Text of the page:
Once the visible surface is known the next step is to compute the value of the pixel using a shading model, which can be made out of simple heuristics or elaborate numeric computations

A shading model is designed to capture the process of light reflection on a surface, the important variables in this process are

• $\mathbf{p}$ (intersection point) - the intersection point between a surface and a ray
• $\mathbf{l}$ (light direction) - a unit vector pointing from the surface towards a light source, computed by normalizing the vector between the intersection point $\mathbf{p}$ and the light source position $\mathbf{l_s}$
$$\mathbf{l} = \frac{\mathbf{l_s - p}}{\norm{\mathbf{l_s - p}}}$$

• $\mathbf{v}$ (view direction) - a unit vector pointing from the surface towards the place the ray is emitted from, it’s computed by normalizing the vector between the intersection point $\mathbf{p}$ and the ray origin $\mathbf{ray_{origin}}$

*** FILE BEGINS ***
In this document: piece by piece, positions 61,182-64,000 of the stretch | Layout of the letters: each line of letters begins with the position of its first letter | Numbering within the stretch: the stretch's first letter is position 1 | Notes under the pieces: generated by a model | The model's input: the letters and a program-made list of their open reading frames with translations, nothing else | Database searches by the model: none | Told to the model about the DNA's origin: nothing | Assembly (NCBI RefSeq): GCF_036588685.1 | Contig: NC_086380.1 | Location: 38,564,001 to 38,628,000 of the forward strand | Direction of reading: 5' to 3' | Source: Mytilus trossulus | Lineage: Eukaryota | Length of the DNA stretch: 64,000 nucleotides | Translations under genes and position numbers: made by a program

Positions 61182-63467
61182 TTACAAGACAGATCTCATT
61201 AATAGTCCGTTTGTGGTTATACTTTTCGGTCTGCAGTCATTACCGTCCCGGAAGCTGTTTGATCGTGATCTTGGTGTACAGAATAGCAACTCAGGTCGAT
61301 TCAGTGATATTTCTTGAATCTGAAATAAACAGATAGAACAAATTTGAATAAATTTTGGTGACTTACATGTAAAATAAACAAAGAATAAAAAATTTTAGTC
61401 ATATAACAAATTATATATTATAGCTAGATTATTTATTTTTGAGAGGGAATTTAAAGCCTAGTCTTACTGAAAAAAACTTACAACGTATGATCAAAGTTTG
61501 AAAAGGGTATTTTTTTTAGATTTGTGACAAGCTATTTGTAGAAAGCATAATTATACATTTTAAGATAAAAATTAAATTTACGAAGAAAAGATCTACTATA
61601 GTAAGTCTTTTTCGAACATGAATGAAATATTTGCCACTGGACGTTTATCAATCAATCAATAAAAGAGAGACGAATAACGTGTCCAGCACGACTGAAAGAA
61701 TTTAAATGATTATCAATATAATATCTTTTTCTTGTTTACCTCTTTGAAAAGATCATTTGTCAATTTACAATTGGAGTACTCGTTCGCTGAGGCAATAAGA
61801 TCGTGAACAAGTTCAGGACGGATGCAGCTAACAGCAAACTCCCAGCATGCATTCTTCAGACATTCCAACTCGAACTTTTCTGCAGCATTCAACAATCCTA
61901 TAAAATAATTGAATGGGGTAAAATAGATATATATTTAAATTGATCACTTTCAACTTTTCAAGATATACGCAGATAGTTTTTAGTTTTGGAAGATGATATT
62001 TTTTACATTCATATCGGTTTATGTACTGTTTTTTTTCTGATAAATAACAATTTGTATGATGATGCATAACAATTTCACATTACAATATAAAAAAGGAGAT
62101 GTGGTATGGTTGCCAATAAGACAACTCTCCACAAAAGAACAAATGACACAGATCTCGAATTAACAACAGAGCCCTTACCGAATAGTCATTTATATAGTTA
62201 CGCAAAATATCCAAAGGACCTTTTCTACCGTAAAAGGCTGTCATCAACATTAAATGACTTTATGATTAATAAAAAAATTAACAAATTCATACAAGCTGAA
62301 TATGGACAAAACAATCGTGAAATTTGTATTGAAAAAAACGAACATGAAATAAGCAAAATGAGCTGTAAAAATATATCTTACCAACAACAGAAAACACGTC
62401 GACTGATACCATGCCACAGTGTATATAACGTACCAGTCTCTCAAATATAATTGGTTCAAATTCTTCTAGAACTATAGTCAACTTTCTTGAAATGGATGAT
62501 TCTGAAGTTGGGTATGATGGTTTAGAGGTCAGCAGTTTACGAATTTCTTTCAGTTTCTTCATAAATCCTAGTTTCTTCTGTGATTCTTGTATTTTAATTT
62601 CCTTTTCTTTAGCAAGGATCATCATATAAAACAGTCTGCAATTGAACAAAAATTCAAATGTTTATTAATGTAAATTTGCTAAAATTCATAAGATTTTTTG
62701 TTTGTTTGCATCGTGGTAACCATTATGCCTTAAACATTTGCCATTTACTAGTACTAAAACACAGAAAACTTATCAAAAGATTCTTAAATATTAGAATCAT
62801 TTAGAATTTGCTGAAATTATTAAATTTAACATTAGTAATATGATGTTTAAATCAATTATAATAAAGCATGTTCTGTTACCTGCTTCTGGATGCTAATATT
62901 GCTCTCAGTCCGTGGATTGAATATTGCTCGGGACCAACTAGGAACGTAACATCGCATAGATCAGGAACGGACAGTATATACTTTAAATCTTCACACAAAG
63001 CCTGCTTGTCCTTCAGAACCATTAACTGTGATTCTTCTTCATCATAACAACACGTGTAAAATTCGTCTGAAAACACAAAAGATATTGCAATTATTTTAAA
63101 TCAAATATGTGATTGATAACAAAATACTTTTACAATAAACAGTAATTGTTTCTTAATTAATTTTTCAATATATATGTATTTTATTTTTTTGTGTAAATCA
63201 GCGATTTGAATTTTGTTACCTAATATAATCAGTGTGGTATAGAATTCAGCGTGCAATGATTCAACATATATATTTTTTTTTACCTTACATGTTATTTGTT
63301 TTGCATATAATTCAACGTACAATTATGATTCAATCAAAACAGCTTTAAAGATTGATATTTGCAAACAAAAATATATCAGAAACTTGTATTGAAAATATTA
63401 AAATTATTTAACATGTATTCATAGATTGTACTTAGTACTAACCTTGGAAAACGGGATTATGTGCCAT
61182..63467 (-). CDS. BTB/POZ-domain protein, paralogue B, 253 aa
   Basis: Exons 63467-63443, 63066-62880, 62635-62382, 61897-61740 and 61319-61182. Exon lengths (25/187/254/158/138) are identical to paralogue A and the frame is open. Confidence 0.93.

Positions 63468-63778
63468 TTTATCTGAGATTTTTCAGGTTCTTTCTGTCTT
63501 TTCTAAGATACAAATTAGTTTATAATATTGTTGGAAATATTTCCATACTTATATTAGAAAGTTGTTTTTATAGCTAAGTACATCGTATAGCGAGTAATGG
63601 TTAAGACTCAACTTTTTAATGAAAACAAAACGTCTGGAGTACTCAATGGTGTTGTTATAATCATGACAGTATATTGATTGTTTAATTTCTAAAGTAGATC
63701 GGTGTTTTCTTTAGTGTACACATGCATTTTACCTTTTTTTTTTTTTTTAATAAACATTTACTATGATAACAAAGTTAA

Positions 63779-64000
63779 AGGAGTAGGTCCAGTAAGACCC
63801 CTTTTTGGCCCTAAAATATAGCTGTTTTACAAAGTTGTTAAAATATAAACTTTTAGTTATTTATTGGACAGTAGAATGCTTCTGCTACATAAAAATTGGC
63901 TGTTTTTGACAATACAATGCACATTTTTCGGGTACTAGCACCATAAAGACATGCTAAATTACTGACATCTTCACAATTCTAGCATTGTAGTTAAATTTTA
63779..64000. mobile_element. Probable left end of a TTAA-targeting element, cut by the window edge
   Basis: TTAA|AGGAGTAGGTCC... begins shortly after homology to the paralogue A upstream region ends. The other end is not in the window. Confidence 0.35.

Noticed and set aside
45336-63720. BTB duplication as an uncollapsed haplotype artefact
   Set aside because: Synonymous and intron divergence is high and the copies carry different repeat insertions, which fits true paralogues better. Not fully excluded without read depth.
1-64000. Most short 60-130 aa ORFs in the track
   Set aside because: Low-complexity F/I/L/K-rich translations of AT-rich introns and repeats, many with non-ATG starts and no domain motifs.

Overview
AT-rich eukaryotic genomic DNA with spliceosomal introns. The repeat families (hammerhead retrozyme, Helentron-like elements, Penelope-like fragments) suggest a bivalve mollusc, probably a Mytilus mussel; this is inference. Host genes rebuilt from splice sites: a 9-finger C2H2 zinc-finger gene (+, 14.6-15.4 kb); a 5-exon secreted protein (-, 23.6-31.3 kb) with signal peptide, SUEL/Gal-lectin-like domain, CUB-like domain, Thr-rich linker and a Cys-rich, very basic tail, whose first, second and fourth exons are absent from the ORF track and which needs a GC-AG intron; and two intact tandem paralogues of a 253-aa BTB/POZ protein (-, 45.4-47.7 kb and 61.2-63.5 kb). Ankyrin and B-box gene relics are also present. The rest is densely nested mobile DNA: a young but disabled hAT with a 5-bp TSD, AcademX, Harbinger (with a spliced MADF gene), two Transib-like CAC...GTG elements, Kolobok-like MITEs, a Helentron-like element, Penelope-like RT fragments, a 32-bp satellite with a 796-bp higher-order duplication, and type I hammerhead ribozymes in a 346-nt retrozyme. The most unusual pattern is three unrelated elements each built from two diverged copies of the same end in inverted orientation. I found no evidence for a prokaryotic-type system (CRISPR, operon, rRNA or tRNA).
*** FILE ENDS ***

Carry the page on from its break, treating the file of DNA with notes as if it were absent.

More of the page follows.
$$\mathbf{v} = \frac{\mathbf{ray_{origin} - p}}{\norm{\mathbf{ray_{origin} - p}}} \quad \text{or} \quad \mathbf{v} = -\mathbf{d}$$

• $\mathbf{n}$ (surface normal) - a unit vector perpendicular to the surface at the point where the reflection is taking place
• other characteristics of the light source and the surface depending on the shading model

One of the simplest shading models discovered by Lambert in the 18th century, the amount of energy from a light source that falls on a surface depends on the angle of the surface to the light

• A surface facing directly the light receives maximum illumination
• A surface tangent to the light receives no illumination
• A surface facing away from the light receives no illumination

Thus the illumination is proportional to the cosine of the angle between $\mathbf{n}$ and $\mathbf{l}$ i.e. $\mathbf{n \cdot l} = \cos{\theta}$, the color of the pixel is then